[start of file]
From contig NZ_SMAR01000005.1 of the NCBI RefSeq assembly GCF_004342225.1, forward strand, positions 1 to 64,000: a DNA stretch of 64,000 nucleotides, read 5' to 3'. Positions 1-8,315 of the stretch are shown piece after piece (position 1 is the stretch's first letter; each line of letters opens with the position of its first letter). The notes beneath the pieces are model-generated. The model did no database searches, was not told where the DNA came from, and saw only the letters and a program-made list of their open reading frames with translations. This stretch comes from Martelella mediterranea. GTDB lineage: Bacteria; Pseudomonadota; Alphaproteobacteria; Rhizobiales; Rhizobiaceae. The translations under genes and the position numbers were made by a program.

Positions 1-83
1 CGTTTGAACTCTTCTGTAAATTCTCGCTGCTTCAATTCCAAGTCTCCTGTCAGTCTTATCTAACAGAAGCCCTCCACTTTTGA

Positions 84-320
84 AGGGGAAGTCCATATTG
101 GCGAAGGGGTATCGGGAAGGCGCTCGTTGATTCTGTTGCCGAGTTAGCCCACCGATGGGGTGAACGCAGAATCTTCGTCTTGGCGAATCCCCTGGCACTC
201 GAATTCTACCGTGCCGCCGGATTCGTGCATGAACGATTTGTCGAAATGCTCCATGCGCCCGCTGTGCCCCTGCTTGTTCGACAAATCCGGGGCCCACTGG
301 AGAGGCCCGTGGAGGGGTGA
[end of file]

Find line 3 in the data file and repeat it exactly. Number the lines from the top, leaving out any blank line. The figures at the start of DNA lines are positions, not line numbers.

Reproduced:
1 CGTTTGAACTCTTCTGTAAATTCTCGCTGCTTCAATTCCAAGTCTCCTGTCAGTCTTATCTAACAGAAGCCCTCCACTTTTGA